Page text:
Over at the One Degree blog, there is a coverage of a panel from the SXSW interactive festival, during which the panelists were asked to vote on the worst social media campaigns in 2007. Amongst the panelists were bloggers like Jeff Jarvis and Steve Hall. I have to admit, I didn’t hear about all of these campaigns, but some of the bigger blunders (Walmart, Coke/Mentos and Sony) I did hear about, of course. I wonder what will be next for this year? You would assume, that (we) marketers learn…
Just a quick one: Joost shuts down its global operations and focuses on the US only. Shame, I liked the idea of Joost. But in the end, it was brought down by two main factors that even a technologically smart way of streaming videos can’t solve: first: trying to buy global rights for content that studios could probably sell much more profitable on a country-by-country basis. second: having exclusive, compelling content that users won’t find anywhere else (nevermind that they’re overloaded with too much online video anyway.
And for me: I always felt like the joost interface just wasn’t right somehow. I don’t watch fullscreen video on my PC. Still, I was always hoping for it to evolve (globally), so that one day I could enjoy watching videos via joost. But not any more, I guess.
Just the other day I posted this graphic at my german blog:
The graphic is from this place here. Just today I found the ‚corresponding article‘ about ‚how google and apple dominate‚ whatever field they are moving into. Written by Umair Haque, this article goes into the „no compromise for bucks“ philosophy that is at the core of their DNA – Goople’s DNA, as he calls the two companies:
The ends they’re working towards are similar: Goople aspires to – with laserlike intensity – change the world for the better. And where most of their competitors will sell out everything they believe in for a few bucks and a latte, Goople is deeply, radically purposive: they won’t compromise much, if anything, to achieve the goal of changing the world for the better.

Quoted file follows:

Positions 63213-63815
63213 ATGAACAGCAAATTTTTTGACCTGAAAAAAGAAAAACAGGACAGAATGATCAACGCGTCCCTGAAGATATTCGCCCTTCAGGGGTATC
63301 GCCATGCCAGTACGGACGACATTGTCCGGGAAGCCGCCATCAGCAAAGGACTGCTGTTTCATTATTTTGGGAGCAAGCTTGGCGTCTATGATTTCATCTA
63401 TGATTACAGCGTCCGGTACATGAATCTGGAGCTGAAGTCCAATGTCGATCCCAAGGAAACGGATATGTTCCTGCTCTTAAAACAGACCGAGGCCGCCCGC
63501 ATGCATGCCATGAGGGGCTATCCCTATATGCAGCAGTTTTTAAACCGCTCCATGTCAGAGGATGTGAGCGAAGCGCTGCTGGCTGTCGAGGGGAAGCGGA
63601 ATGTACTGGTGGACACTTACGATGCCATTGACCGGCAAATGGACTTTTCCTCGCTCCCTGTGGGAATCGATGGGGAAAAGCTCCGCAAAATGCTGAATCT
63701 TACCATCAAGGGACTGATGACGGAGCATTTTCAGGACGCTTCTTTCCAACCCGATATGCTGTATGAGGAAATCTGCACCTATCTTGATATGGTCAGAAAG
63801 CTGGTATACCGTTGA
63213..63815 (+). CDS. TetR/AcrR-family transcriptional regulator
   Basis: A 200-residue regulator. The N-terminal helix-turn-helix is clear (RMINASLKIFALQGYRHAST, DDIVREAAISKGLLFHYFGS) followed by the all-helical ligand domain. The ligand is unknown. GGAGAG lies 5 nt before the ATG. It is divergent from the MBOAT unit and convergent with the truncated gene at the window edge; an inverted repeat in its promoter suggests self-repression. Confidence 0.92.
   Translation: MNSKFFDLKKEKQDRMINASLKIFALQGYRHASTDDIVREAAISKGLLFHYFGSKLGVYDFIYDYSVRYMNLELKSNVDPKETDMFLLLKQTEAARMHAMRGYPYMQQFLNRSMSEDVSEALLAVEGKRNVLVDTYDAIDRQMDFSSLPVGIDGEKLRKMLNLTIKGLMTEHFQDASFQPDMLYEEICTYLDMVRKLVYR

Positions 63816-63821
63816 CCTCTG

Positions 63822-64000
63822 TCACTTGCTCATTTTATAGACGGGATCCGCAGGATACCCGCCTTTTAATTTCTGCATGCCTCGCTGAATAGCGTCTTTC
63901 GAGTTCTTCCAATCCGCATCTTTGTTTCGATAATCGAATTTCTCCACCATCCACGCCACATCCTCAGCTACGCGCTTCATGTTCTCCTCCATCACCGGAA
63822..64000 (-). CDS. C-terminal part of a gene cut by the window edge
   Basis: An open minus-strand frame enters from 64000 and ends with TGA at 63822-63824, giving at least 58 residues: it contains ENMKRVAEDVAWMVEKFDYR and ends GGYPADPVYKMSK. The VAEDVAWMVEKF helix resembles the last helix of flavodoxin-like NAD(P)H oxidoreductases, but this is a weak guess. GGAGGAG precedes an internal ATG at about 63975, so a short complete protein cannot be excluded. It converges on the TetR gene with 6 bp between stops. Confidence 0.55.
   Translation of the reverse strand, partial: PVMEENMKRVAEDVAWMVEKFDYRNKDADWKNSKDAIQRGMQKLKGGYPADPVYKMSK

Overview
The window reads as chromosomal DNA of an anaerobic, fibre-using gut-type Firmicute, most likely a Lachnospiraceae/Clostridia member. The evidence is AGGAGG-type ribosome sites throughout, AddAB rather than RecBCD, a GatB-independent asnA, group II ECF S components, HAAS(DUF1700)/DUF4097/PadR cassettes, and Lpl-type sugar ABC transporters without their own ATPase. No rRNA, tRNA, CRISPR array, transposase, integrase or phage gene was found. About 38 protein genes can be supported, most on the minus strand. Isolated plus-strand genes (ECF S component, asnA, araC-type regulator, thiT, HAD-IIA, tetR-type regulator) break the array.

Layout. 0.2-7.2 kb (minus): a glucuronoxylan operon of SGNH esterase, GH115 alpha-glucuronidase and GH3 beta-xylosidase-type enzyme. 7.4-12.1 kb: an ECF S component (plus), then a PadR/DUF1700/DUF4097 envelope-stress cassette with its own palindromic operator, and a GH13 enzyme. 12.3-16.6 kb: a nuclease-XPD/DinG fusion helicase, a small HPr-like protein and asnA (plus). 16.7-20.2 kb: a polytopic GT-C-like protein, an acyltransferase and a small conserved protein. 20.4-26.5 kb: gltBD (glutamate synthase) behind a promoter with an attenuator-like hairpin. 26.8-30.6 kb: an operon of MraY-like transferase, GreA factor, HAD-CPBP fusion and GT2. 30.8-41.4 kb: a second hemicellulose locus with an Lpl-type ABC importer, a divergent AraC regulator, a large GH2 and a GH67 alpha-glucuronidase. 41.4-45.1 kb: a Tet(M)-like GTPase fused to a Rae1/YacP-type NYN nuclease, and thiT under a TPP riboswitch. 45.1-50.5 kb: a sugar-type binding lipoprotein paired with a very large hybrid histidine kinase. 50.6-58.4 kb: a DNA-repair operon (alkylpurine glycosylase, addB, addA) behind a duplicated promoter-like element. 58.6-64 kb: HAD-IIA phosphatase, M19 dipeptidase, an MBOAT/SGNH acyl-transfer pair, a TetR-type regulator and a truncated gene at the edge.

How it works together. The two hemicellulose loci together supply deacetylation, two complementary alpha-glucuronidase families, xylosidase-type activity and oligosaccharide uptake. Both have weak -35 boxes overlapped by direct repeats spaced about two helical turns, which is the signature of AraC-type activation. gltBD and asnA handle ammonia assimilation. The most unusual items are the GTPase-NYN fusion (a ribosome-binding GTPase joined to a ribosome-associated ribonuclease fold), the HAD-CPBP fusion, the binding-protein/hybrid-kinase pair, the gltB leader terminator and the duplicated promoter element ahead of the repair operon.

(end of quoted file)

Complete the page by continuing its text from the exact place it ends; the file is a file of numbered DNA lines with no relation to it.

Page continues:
Go read that and remember the graphic above. And then keep this in mind whenever you’re thinking of a company’s strategy.
I usually try not to write negative about things, because unless it’s constructive criticism for the creator of the content, nobody gains much. But since there is no possibility to comment on things at marketingvox, I will do it here.
I am referring to the post with the title „How-to: 9 Basic SEO Tips„. It caught my attention, because just the other day, I had a discussion with colleagues at the agency about how creative agencies rarely know how to properly search engine optimize the websites they build.
However, with the 9 basic tips, we won’t get very far either. Let me quote some of them:
Find out how well you rank online. […] It may be helpful to download the Google Toolbar, which gives you the „PageRank“ score for websites. Pages are scored on a scale of 1 to 10. The goal will be to make this number higher on your website.
Ok – and how? (It doesn’t say). Another great tip:
Submit your site to search engines. Do it personally; avoid „submission services“ or software. You only need to do it once.
I won’t continue with other tips like „place relevant keywords in the title tag“ or „use alt tags on images“ that they also featured.
Was any of this new to anyone? Please ? If so, just leave this blog immediately. In fact – please leave the internet and switch off your computer completely.
Gheez – we’re in 2008 by now, it’s not 1998 any more!
Not sure about the target audience of marketingvox, but for this article, it sure isn’t your average webmarketer!
Pepsi always seems to play the big numbers in their promos. A few years back, they had a lottery for 1 billion dollars with a monkey doing the final draw (so I heard).
Now they started a cooperation with Amazon to offer 1 billion songs in 2008. The details of the promo will be announced during the superbowl. That should be interesting, especially since after the superbowl, there isn’t even a whole year left to give away these mp3s. It means that they will have to give a way more than 3,000,000 songs per day (roughly calculated for 300 days).
Considering the fact that iTunes sold 1.5 billion songs in the last few years, this truly is a big number. And it should resultin in an inflation of the mp3 market, lowering the value of digital songs in general. Don’t you think?